Master Sleeping Bear photographer, Mark S. Carlson with Great Lakes Photo Tours, is hosting a number of lakeshore eco-photo excursions throughout the summer months. These unique one-day and weekend-long excursions combine informative group instruction with a tutored photography session. Whether a beginner or advanced amateur, you’ll learn about your own camera while taking your photography to the next level as you journey through one the most diverse and scenically breathtaking landscapes in the entire United States.
Check out the dates for Great Lakes Photo Tours' summer dunes eco-photo excursions happening in July. But before you do, check out these helpful photography tips from from one of the region’s best-known photographers.
Often times the best sunset photos are made right after sunset, especially if it’s partly cloudy. Why? Because the light can be very dramatic and with a body of water for reflection plus a few clouds reflecting the colorful afterglow. It’s like enjoying dessert after dinner!
Know Your Subject
By being aware, scouting and observing potential subject matter, you “set yourself up” for capturing better nature photographs. One easy subject that many nature photographers have readily available is their own flower garden or local park. It’s good practice, in more ways than one, to spend time communing with nature in such inspiring, peaceful places.
If you have a flower garden, you’re privy to see the flowers in peak bloom and in the best light. You can observe the indigenous resident wildlife species like butterflies, birds, squirrels, rabbits, reptiles and others who also frequent the habitat. Soon, after a little homework, you’ll be able to capture that prize-winning photo you’ve been looking for.
Scout Your Locations
Sometimes you get lucky. And sometimes you just have to wait. Often conditions are simply not ideal for making quality nature photographs. While waiting for just the right light or conditions, it pays to scout for potential locations, situations and subject matter. Return later when the conditions are more favorable for taking better photographs.
Capturing Wildflowers With A Diffuser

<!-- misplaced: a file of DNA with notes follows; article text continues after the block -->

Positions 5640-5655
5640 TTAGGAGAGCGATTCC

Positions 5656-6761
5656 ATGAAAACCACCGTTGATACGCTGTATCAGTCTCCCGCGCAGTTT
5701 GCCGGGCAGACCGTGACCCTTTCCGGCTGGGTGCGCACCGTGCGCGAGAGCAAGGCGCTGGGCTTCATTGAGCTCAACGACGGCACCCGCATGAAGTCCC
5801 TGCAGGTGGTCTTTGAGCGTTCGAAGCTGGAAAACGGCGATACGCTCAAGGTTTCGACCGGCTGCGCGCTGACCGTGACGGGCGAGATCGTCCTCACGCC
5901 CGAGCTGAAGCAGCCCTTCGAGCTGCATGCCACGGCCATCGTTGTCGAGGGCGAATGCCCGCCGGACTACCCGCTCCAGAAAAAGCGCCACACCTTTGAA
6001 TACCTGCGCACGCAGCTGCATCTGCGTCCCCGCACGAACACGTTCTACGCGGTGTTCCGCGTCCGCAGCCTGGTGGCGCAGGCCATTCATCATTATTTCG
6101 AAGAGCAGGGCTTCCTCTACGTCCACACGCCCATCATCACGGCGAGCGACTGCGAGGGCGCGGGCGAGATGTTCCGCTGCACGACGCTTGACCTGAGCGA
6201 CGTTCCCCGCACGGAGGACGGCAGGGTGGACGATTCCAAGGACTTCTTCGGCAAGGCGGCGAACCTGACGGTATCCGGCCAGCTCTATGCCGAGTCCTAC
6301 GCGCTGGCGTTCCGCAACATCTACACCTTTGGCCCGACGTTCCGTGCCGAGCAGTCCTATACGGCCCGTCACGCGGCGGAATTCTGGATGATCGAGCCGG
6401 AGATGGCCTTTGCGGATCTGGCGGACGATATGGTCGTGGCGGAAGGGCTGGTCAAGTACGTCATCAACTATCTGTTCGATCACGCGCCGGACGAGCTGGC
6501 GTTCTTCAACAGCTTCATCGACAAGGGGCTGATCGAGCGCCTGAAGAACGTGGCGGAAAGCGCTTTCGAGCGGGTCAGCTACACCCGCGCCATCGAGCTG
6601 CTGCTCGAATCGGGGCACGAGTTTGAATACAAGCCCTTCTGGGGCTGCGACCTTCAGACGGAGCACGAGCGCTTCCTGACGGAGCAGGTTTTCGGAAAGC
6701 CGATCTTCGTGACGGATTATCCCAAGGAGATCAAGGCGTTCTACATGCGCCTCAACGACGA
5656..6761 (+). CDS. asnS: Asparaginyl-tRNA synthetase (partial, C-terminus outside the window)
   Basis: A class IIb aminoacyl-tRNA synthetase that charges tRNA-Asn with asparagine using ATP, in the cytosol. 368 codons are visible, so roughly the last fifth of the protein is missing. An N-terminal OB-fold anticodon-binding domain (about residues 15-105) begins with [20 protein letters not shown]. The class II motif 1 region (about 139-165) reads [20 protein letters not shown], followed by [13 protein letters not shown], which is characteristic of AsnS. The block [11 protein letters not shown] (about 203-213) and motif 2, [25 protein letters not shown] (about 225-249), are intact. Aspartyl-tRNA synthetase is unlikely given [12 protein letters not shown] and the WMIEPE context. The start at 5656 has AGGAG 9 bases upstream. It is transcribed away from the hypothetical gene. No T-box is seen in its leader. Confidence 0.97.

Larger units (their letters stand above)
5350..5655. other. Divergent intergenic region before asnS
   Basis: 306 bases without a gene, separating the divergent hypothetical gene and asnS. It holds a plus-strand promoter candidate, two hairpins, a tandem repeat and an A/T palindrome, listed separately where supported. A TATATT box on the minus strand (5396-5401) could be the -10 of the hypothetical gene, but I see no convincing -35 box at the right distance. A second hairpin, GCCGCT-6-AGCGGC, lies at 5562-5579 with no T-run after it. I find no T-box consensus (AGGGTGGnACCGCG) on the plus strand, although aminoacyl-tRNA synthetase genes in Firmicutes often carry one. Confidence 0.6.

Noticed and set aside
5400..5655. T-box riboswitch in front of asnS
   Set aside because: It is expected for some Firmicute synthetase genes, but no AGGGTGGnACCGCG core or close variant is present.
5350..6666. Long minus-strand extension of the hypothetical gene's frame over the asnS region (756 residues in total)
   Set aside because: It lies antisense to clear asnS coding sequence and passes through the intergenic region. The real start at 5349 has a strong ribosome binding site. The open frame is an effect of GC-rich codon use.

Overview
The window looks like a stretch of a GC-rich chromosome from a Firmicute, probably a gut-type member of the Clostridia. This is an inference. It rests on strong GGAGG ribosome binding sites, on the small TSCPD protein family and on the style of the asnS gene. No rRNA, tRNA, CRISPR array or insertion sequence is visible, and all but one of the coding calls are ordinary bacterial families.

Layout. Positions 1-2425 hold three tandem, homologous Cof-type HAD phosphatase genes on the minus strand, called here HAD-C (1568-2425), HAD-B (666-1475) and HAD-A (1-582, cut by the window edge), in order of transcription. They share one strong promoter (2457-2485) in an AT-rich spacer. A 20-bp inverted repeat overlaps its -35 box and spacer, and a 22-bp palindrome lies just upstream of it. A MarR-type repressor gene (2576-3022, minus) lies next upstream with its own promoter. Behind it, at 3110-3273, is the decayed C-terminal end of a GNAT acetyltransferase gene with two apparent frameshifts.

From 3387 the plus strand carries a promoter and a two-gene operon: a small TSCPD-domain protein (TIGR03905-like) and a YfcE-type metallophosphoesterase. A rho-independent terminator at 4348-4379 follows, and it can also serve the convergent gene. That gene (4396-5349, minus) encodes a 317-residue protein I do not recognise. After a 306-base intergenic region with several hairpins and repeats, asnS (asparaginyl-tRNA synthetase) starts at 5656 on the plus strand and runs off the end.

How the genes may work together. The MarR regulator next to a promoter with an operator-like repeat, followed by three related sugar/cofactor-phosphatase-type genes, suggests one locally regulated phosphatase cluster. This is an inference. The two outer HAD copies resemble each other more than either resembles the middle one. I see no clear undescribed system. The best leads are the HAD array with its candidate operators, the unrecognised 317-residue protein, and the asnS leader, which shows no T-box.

For the most part, overcast light is always more desirable when taking wildflower photos. But what about on sunny days? The answer: Use a diffuser.
By simply adjusting its position then positioning closer or higher above the subject, the diffuser mimics the effect of clouds and lets you control the amount of brightness over your subject. Just be careful with wildflowers that only bloom when the suns comes out.; hold the diffuser over the subject too long and the flower might think the clouds have moved back in and it will close up!
Shooting In Fog
When photographing fog, you can control its density with your choice of lens focal length. A wide-angle lens will expand the area of view allowing for more detail in the scene with ‘lighter’ fog. A telephoto lens will compress the fog making it appear thick and mysterious. Can you tell which focal length was used to make this photo? If you guessed wide-angle, you’d be correct! The picture above of the foggy, windswept pines were taken at Pictured Rocks National Lakeshore using a 20mm focal length lens. The photo was made during our “Superior Spring” Eco-photo Tour.
Interested in seeing the Lakeshore and learning more from master photographer Mark S. Carlson and Digital Expert, Bob Grzesiak? Then join them on July 11th, (9 a.m. to 4 p.m.), for Great Lakes Photo Tours' Summer Dunes Eco-Photo Excursion. The daylong trip allows participants an insiders’ look at the world’s largest freshwater sand dune ecosystem. Capture inspiring photos of aqua-blue water, sweeping dunes and spectacular vistas in a single day. Visit forests, ponds and other wildlife areas to capture dazzling nature photographs with the help and guidance of Great Lakes Photo Tours and one of the region’s most respected and widely published photographers.